I met Diego Remus at his office on Avenida Brigadeira Faria Lima, a street which showcases Brazil's increasing wealth. The wide boulevard is lined with office towers flashing the setting sun, nouveau riche loft apartments filling the sky, and cranes occupying the remaining empty lots.
Startupi is one of Brazil's leading blogs on technology and startups. The company is run out of the office of SixPix, a Brazilian content provider. Their white walls, white furniture and stylish wall graphics were right out an NYC startup headquarters. I especially enjoyed the graphic at the exit that said "Não Esquecer" (Don't Forget) with pictures of the all the mobile devices a tech startup writer might carry - smartphone, iPod and pen drive.
As we walked down the street to get coffee and food, we chatted about the exciting tech activity in Brazil. I've included here for you, dear reader, a sampling of his insights
He pointed out that the BucscaPe sale to Naspers in 2009 for >USD$300mm was the major wake up call to the market that there could be big money in Brazilian tech. Still, he said that while recently there have been lots of investments (see previous post), there haven't (yet) been many Buscape-size exits. Investors that chase growth - as we used to do at Goldman Sachs - are undoubtedly looking for these types of exits before making a major commitment to the country.
We also spent some time talking about what he called "the Brazilian Dream". He said that the culture historically viewed failure very negatively, so entrepreneurship wasn't always an attractive career path for the country's top performers. He thought this was starting to change with the high levels of young Brazilian connected to web and the success of many online startups. Startupi is also working to better educated entrepreneurs - they recently hosted a speaker from the US to present on how to make the most of the failure of a startup.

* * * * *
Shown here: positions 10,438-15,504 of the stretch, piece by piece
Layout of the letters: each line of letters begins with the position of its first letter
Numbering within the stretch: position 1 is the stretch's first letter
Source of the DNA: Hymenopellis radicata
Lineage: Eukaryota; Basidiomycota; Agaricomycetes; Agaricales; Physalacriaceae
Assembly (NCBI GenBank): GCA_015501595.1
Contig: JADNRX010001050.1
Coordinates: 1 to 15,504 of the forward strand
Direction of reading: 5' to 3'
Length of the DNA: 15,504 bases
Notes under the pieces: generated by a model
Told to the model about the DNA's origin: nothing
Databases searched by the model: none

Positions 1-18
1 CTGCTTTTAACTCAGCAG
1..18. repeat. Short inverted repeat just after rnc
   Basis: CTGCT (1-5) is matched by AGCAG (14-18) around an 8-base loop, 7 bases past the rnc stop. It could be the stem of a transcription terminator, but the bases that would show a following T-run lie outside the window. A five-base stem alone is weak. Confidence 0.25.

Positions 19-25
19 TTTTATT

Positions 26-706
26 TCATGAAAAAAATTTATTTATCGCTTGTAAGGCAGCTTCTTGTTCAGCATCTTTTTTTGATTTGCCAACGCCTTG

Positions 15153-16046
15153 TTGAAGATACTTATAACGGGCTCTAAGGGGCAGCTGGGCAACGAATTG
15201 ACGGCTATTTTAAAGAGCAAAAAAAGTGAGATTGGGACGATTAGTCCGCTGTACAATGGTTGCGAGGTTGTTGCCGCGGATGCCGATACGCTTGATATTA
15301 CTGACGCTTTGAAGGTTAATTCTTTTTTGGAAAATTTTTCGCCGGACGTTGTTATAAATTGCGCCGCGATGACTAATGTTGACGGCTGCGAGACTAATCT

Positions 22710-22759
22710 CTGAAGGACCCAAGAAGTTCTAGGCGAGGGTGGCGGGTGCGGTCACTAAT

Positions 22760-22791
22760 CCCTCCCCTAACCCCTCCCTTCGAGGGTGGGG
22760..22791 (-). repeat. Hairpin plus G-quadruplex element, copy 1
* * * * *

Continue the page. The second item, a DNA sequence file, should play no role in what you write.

Brazil has notoriously rigid labor laws (see Economist article). Diego highlighted that one of the hurdles facing some startups is that they, well, cut corners when hiring employees. When the business starts to have success and looks to raise VC money, it is often a struggle - most investors won't touch a company with potential legal liabilities (for good reason).
Lastly, he stressed the importance of early-stage investors (what would be angels or superangels in the US). He said there are several VC funds looking for opportunities in businesses with $5mm+ in revenue but not enough money available at earlier stages. It's worth noting that this is starting to change with the help of incubators/accelerators like Endeavor and Aceleradora.
We also talked about the e-commerce sector and the major players in each category of products. Expect a post on that this weekend.
Special thanks to Diego for his insights.
P.S. In the worldwide financial dive yesterday when US markets lost ~3%, Brazil lost ~6% - the largest drop by any major global index. The flight to safety has always negatively affected Brazil. However, a lunch buddy from a few days ago who is at the LatAm hedge fund Explorador told me that valuations have been off the charts and he has used the latest drops to get in previously overpriced stocks he's been watching for months.